Room 3: Fire and Water Fire and Water

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Although painters and poets traditionally favoured sunrise and sunset as times of the day to create a mood, Monet was more interested in capturing a particular kind of light and energy. In London, Houses of Parliament. Burst of Sunlight in the Fog 1904, the motif of the building almost becomes secondary to the intense sunlight piercing the fog and reflecting off the water. Turner’s interest in sunsets made an impact upon Monet, who would have seen Turner’s handling of the subject on his visits toLondon.

For Turner, the sun is both a life-giving and life-taking force. The dying of the light symbolised the draining of human and political energy. Turner’s sunsets were painted in the studio, whereas the sketchiness of Monet’s View of Rouen 1892 suggests he painted it entirely en plein air (in the open air). Compared with Parliament and San Giorgio Maggiore by Twilight 1908, it is light in touch and palette. These last two works, completed in the studio, seem consciously to rival Turner, who painted both motifs himself.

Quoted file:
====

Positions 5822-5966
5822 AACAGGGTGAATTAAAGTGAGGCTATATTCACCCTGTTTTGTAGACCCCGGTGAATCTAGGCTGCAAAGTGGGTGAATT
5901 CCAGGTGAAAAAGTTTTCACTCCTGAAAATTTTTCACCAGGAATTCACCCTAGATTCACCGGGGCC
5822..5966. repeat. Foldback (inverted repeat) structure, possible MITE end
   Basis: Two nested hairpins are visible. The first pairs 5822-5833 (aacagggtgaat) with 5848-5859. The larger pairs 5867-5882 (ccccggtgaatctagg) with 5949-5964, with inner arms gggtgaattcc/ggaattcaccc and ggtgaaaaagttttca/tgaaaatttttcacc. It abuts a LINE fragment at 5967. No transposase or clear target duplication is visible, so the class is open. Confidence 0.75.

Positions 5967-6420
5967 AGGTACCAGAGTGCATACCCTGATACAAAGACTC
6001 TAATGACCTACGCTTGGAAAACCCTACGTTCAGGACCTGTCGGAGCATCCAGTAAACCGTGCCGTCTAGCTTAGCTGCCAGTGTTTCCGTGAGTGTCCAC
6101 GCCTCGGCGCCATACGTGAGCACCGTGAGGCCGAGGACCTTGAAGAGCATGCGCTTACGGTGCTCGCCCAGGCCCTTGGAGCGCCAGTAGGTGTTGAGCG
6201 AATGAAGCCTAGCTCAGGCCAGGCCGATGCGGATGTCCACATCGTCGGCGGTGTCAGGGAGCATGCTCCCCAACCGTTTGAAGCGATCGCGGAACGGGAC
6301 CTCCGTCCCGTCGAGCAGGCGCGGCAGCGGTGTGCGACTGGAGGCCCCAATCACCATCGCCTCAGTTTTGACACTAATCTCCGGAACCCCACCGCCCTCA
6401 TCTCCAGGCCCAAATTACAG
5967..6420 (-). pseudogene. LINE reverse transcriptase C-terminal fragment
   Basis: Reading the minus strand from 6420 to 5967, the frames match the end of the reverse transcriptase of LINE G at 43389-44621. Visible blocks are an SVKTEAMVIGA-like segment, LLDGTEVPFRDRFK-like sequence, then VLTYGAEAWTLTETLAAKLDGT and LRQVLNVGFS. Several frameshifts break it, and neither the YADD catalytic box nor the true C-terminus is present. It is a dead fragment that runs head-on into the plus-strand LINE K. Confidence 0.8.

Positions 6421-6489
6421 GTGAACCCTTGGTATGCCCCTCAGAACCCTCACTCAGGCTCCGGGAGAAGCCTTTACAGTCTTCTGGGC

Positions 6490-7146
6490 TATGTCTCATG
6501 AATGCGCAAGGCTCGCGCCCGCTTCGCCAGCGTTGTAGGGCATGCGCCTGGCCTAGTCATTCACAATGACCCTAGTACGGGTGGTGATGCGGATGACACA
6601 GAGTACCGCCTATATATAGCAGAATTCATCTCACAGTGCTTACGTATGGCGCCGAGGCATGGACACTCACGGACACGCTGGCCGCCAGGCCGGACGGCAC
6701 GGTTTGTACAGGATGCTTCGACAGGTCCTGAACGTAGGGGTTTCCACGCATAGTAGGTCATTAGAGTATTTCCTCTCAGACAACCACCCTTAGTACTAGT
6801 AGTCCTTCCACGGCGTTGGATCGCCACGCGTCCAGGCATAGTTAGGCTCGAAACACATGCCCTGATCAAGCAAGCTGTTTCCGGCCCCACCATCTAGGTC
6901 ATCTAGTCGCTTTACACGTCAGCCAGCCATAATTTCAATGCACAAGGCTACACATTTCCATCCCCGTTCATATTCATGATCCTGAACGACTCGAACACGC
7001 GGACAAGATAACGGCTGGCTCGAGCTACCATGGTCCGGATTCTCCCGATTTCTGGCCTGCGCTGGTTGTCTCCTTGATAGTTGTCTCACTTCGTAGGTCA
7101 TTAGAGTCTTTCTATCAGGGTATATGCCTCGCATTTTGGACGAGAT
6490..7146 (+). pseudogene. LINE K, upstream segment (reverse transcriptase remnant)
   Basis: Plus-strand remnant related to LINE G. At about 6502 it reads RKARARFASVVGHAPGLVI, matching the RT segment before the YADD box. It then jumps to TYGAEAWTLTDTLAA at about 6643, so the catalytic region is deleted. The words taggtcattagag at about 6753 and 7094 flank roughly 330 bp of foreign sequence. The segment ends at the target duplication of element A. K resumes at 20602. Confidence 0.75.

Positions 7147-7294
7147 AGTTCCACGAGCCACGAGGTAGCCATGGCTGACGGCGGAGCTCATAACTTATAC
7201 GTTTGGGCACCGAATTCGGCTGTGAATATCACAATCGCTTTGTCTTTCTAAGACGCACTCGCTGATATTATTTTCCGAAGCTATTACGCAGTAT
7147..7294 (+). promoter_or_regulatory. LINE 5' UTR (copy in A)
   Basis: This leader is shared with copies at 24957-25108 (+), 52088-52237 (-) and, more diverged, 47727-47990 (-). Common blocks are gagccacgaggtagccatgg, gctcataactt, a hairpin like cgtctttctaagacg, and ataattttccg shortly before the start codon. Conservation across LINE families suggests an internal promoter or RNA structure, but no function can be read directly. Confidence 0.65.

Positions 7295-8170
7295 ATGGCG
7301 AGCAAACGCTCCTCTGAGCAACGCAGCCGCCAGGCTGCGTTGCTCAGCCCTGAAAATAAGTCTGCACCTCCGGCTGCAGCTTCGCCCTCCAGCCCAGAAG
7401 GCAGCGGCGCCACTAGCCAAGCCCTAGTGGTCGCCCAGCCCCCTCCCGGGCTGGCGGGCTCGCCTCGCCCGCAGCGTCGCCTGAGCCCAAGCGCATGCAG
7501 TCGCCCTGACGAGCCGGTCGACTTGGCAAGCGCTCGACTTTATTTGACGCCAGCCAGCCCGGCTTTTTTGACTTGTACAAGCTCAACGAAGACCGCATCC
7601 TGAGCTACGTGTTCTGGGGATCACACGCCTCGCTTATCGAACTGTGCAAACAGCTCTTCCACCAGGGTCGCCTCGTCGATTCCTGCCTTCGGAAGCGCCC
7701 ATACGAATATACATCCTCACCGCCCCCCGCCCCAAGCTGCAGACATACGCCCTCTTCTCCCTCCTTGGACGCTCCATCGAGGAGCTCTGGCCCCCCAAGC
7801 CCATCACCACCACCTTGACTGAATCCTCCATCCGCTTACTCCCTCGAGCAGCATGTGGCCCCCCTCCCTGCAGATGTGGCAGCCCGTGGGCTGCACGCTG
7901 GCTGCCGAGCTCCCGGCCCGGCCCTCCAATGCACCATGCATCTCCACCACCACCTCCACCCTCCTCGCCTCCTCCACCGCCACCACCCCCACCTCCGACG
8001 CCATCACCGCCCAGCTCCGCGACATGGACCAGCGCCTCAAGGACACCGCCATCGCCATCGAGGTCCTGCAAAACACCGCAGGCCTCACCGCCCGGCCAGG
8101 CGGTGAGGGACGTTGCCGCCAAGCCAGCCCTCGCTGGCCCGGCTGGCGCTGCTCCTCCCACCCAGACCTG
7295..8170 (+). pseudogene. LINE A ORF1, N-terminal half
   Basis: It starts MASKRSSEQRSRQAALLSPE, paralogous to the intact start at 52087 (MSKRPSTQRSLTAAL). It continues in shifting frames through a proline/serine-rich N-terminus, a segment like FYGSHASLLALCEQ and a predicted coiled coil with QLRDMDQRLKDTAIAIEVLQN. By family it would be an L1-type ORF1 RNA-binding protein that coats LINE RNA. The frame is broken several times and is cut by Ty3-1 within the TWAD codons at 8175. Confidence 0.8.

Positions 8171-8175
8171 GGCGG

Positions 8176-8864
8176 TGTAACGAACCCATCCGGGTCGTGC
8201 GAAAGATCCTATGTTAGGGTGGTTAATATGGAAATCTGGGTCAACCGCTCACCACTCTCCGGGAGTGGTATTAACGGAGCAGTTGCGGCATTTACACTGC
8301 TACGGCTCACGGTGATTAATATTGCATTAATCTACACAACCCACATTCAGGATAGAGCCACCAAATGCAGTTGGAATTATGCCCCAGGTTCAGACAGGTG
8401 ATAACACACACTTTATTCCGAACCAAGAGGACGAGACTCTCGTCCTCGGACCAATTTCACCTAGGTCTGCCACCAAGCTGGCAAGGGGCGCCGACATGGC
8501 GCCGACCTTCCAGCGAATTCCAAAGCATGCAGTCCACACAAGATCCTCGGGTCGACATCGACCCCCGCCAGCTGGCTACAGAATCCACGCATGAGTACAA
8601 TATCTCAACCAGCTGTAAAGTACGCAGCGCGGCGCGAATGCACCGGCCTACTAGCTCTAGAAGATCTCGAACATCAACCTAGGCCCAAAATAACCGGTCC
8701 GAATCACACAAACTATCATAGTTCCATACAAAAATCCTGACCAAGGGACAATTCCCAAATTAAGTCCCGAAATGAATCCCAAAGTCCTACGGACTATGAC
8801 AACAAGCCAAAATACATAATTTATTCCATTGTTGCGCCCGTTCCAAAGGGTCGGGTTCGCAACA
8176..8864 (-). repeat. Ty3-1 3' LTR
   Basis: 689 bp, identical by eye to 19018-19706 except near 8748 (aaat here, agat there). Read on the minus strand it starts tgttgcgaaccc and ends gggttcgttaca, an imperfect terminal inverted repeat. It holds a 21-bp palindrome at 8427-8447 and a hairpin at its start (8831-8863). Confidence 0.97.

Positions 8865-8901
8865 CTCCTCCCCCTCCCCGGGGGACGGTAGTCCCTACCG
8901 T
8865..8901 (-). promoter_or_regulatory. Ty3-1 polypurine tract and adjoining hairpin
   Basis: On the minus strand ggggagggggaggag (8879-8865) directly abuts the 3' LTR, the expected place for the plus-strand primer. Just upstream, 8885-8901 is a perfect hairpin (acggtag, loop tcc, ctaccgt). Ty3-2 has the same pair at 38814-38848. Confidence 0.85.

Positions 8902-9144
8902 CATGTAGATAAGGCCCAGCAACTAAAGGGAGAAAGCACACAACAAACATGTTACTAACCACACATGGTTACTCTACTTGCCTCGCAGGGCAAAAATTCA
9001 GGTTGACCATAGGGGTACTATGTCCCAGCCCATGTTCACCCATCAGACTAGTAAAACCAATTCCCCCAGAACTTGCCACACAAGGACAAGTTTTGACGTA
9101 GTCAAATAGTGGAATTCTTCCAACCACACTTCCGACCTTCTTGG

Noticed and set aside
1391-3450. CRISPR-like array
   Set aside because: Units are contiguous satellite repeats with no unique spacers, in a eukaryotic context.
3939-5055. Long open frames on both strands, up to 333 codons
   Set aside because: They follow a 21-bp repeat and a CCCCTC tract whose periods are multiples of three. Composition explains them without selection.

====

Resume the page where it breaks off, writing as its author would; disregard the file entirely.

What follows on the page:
Cy Twombly also allegorised the sun in a number of works. The Untitled (Sunset) works of 1986 celebrate its power. They recall a late-summer sunset, with its deep reds and fervent yellows mingling with greens and purples suggestive of landscape and flowers. His two versions of Petals of Fire 1989 depict boat-shaped ‘black-edged petals’ falling from fading blooms. Scattered across the sheet, they are reminiscent of Monet’s studies of water lilies, his principal subject in later years. In these late works, Monet abandoned defined pictorial space in favour of a floating and strangely otherworldly space, unmoored from sky or shore and bereft of horizon lines.